The world is changing and that includes how and when people receive their news. With people at events like the 2013 Boston Marathon bombings posting happenings as they occur, it’s possible to find out about world-changing news before it’s reported by mainstream news organizations.
Citizen journalism is a term that makes some journalists cheer and news producers groan, but it’s here to stay. And some agencies, governments, and non-profits are using this new trend to their advantages.
I Saw It Happen, or Did I?
While many of the so-called breaking news items end up being false, there have been several world changing events that broke on social media.
These include the Egyptian uprising and the uprising in Bahrain both in 2011 and a person tweeting complaints about the racket next door only to find out later he was the first to announce the death of Osama Bin Laden.
In developed nations like the US, citizens reporting situations as they occur can be nuisances at times, but in Mozambique news organizations depend on citizen reporters to help them cover some stories.
In that country’s 2013 elections, individuals uploaded information to a new online news program letting people know what polling places were open, if voters were being terrorized and if people were showing up at the polls.
During the elections, Mozambique’s @Verdade newspaper used the Citizen Desk toolkit to monitor various data feeds, verify the information, save notes in a contact database and then choose the best content and include it in live articles.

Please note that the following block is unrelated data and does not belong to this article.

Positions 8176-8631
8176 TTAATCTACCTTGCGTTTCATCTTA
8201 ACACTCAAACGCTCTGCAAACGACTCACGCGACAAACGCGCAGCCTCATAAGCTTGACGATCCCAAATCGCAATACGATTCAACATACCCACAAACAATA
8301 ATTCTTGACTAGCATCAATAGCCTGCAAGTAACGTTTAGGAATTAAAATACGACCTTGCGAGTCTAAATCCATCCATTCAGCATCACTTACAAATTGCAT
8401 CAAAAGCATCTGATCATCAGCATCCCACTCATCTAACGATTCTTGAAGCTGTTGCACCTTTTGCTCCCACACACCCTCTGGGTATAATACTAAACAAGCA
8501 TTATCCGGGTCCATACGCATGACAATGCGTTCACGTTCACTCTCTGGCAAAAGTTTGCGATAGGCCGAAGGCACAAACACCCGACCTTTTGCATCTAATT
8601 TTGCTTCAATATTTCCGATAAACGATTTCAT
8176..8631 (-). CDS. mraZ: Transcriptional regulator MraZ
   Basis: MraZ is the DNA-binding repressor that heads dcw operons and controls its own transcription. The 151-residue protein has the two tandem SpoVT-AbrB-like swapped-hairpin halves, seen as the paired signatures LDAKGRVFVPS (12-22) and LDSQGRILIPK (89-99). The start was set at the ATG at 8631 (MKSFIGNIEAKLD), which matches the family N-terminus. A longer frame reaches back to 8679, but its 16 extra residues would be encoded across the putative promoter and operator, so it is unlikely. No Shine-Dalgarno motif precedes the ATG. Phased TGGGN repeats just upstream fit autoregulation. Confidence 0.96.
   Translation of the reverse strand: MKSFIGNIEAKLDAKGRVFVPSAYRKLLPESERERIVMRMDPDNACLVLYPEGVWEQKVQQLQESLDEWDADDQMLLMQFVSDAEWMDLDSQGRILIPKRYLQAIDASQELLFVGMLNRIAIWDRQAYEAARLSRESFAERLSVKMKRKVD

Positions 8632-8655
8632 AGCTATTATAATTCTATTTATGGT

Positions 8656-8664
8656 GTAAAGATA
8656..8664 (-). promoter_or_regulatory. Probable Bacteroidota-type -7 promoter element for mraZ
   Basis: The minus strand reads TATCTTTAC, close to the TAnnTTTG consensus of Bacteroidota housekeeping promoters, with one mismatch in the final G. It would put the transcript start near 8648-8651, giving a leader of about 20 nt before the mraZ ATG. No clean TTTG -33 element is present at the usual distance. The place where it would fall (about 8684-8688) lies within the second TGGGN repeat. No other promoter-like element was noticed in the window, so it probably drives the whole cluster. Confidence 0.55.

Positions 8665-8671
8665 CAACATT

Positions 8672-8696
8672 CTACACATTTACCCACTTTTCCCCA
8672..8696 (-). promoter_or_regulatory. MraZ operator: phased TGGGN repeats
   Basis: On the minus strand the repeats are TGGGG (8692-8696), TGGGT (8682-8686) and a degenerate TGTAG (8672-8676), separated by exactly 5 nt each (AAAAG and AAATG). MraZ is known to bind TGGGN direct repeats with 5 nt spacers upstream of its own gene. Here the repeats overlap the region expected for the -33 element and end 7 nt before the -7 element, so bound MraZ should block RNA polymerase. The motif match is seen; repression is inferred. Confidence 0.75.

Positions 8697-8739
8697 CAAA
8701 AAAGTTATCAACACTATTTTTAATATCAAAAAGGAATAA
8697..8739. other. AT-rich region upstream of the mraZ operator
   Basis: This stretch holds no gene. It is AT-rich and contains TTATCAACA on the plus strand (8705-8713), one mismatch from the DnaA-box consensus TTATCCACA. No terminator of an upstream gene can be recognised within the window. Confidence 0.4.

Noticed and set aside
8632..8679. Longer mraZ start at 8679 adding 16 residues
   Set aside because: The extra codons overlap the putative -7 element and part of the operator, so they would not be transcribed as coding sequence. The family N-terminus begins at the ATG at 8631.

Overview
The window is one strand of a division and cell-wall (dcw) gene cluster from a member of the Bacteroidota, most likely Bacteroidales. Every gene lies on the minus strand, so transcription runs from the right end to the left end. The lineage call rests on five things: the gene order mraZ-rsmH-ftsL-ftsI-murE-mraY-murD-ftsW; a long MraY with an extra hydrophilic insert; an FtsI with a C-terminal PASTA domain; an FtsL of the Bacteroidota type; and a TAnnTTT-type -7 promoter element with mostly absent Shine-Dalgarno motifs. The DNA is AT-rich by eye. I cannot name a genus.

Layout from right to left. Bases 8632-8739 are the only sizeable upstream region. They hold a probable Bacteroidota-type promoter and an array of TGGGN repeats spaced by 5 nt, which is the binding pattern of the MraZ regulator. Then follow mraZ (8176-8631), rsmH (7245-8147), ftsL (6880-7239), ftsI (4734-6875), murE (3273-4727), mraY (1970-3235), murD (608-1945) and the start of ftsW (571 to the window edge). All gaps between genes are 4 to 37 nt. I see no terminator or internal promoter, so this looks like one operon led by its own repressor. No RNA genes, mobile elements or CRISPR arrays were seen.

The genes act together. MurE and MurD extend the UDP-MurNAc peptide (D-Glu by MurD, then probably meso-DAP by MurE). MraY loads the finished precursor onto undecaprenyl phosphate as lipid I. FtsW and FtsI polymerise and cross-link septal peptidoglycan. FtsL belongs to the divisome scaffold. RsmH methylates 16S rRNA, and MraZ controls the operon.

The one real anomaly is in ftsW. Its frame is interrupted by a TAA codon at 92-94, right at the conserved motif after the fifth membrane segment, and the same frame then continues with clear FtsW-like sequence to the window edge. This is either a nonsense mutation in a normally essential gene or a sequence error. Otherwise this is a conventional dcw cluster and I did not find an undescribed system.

There was even a contest held to gather and analyze data to find new ways to help African news organizations cover specific events for the public by taking advantage of citizen journalism.
State, local and federal agencies are using data analytics tools to sift through social media sites looking for information to help prevent certain crimes, find witnesses to crimes and even catch criminals bragging about their participation in open cases.
Schools are also using data collection on social media sites combined with big data analytics to monitor cyberbullying and to locate troubled students who may need help. Some parents believe this is an invasion of privacy while others applaud it as a proactive approach to help curb some of the more dangerous aspects of school life for students.
As the legal community struggles to catch up with the reality of life on the Internet, agencies, schools and some news organizations are taking advantage of social media news to better their communities.